Hands on with new Sigma 35mm and 65mm F2 DG DN | C
Sigma just added three ‘I-series’ lenses to its Contemporary lineup, in the form of 24mm, 35mm and 65mm primes. Physically somewhat similar to the metal-bodied 45mm F2.8 ‘C’ released alongside the fp, these new primes promise very good performance and light weight when paired with L-mount and Sony E-mount mirrorless interchangeable lens cameras.
We’ve had our hands on the 35mm and 65mm for a few days; read on for pictures, impressions and key specifications.
Sigma 35mm F2 DG DN
‘A classic reimagined’ is how Sigma describes this lens, which is one of a trio of new ‘I-series’ primes in Sigma’s established ‘Contemporary’ line. The ‘I’ lenses are described as compact, high-quality optics for mirrorless cameras, offering an alternative to the often large, heavy lenses we’ve seen appear for full-frame mirrorless cameras.
Like the quirky 45mm F2.8, these new ‘Contemporary’ primes are unusual in featuring a metal construction, including the lens hood. Made from ‘precision cut’ aluminum with a brass mount, the 35mm F2 feels like a premium product. However, at 325g (11.5 oz) it remains relatively lightweight, as well as being (by the standards of most modern mirrorless primes) fairly compact.
On a Sony a7R IV, it feels very well-balanced indeed, with its light weight keeping the combination from feeling front-heavy.
Focus and aperture rings
Knurled focus and aperture rings add to the somewhat retro-inspired design of these new lenses, although both operate of course ‘by wire’. The focus ring is buttery-smooth yet well-damped, and the ‘clicky’ aperture ring is a joy (though it cannot be de-clicked for smooth operation when shooting video).
The accented ‘cut-out’ between the focus ring and aperture ring is cosmetic (it looks like it should be an annular switch but it isn’t) but does provide a little purchase when mounting and dismounting the lens. Unlike the rest of the lens, this ring has a gloss, rather than matte finish, giving it a strange prominence. Both finishes are something of a fingerprint magnet.
Focus speeds aren’t lightning quick, but are more than fast enough for almost any subject you’d be shooting with a 35mm prime. The focus motor is, for all intents and purposes, silent, though you may hear a slight whine or hum if you’re using onboard microphones to record audio while shooting video.
It might be small (only 70mm long, or about 2.7 inches) but the 35mm F2 packs in ten glass elements in nine groups, including one SLD (super low-dispersion) and three molded aspherical elements, all produced in Sigma’s factory in Aizu, Japan. This fairly complex design is optimized for excellent control of chromatic aberrations and field curvature. Sigma also claims very good correction of coma, which is good news for fans of low light, wide-aperture shooting.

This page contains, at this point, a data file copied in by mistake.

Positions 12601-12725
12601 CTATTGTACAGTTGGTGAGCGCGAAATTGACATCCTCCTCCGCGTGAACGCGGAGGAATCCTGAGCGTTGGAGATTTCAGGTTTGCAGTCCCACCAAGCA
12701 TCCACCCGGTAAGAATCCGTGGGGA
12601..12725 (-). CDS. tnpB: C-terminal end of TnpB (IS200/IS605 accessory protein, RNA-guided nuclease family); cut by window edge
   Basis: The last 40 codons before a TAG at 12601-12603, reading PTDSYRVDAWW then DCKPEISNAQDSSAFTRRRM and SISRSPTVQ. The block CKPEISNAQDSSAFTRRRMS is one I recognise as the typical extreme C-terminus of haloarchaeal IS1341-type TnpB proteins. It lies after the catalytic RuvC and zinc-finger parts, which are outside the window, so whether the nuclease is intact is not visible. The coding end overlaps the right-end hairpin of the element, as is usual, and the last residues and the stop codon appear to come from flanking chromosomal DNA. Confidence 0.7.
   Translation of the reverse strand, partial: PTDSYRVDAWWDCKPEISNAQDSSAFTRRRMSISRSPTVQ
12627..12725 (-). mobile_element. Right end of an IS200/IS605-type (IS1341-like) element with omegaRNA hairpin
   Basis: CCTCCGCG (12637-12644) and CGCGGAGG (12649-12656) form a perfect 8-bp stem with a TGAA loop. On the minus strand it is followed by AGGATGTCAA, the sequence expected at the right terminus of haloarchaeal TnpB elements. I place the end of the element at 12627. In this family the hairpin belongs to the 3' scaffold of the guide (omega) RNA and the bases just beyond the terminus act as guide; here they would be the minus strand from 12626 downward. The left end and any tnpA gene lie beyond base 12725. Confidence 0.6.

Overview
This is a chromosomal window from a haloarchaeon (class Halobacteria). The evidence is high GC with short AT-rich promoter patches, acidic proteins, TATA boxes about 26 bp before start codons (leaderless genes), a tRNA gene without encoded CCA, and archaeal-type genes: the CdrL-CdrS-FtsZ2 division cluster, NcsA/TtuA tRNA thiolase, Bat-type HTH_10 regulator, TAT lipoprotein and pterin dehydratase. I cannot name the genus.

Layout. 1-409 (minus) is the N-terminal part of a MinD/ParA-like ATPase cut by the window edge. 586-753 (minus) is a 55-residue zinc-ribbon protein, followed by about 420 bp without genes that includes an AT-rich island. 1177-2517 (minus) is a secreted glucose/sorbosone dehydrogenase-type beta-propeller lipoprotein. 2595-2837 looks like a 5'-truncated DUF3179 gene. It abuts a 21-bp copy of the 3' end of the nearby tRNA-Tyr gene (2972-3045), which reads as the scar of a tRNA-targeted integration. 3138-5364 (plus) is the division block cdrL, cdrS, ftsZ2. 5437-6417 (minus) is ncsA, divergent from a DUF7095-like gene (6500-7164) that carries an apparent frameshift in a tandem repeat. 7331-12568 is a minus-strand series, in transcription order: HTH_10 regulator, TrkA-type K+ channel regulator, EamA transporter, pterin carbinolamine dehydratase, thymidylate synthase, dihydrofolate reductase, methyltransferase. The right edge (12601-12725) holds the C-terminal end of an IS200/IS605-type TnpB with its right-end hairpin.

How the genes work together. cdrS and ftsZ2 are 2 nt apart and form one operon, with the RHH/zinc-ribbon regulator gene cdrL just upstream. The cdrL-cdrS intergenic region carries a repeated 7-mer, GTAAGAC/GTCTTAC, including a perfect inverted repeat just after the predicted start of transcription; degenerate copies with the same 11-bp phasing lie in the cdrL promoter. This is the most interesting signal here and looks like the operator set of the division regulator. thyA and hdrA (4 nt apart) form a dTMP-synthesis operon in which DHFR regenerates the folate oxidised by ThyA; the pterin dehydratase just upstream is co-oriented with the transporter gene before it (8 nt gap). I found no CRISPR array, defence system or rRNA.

9-blade rounded aperture (35mm & 65mm only)
Speaking of wide-aperture shooting, the 35mm and 65mm ‘C’ primes feature a nine-bladed aperture, with rounded blades to help deliver circular bokeh at a wide apertures (the 24mm has seven blades). The 35mm F2 accepts fairly standard 58mm screw-in filters and the included metal lens cap attaches magnetically.
The back of the metal cap has a felt ring to prevent it scraping the lens, and this is something of a dust trap. The lens comes supplied with a conventional plastic pinch cap, too.
Dust and splash-proof
Sigma doesn’t make any great claims about the weather-sealing of the new ‘I’ series, but like all three of the new lenses, the 35mm F2’s brass mount is rated as ‘dust and splash-proof’. To that end, a slim rubber gasket around the mount helps keep any dirt or moisture from entering the camera.
The Sigma 35mm F2 DG DN will be available in mid-January for $639.
Sigma 65mm F2 DG DN
The 65mm F2 is physically very similar to the 35mm, but a little heavier (405g/14.3oz compared to 325g/11.5oz) and very slightly longer. Optically it comprises 12 elements in nine groups, including one SLD element and two aspherical elements.
Sigma says the 65mm focal length encourages a greater working distance than a conventional 50mm ‘normal,’ which in turn provides slightly more of a compression effect for the same composition. Its minimum focus distance is 55cm (21.7″)
The front filter ring is larger than that of the 35mm F2, and accepts 62mm screw-in filters.
The Sigma 65mm F2 DG DN will be available in mid-January for $699.
Sigma 65mm F2 DG DN
Like the 35mm, the 65mm comes with both a pinch-fit plastic lens cap and a rather smart magnetic metal one. There’s also a light, ribbed metal hood with a plastic insert with a clip mechanism that provides smooth and secure attachment to the lens itself.
Despite its extra length and weight, it still balances nicely. We used it on some of Sony’s more recent full-frame models, whose larger grips mean the weight is easy to hold. Unlike some recent FF mirrorless lenses, the lens’s weight is pretty evenly distributed along its length: there’s no extreme front element pulling the front of the lens down.
Sigma 24mm F3.5 DG DN
Third in the new trilogy of primes (and the only one not available to us at the time of writing) is the lightweight (only 225g/8oz) 24mm F3.5 DG DN. Of the three, this lens is the closest in terms of physical design and handling to the existing 45mm F2.8, but unlike that lens, it promises thoroughly-modern, aberration-free imaging, with ‘high resolving power’ across the entire frame at all apertures.
Its 10 element in 8 group optical design includes one SLD element and three aspherical elements, and a minimum focus distance of only 10cm (~4″) works out to an impressive maximum magnification ratio of 1:2.
The Sigma 24mm F3.5 DG DN will be available in mid-January for $549.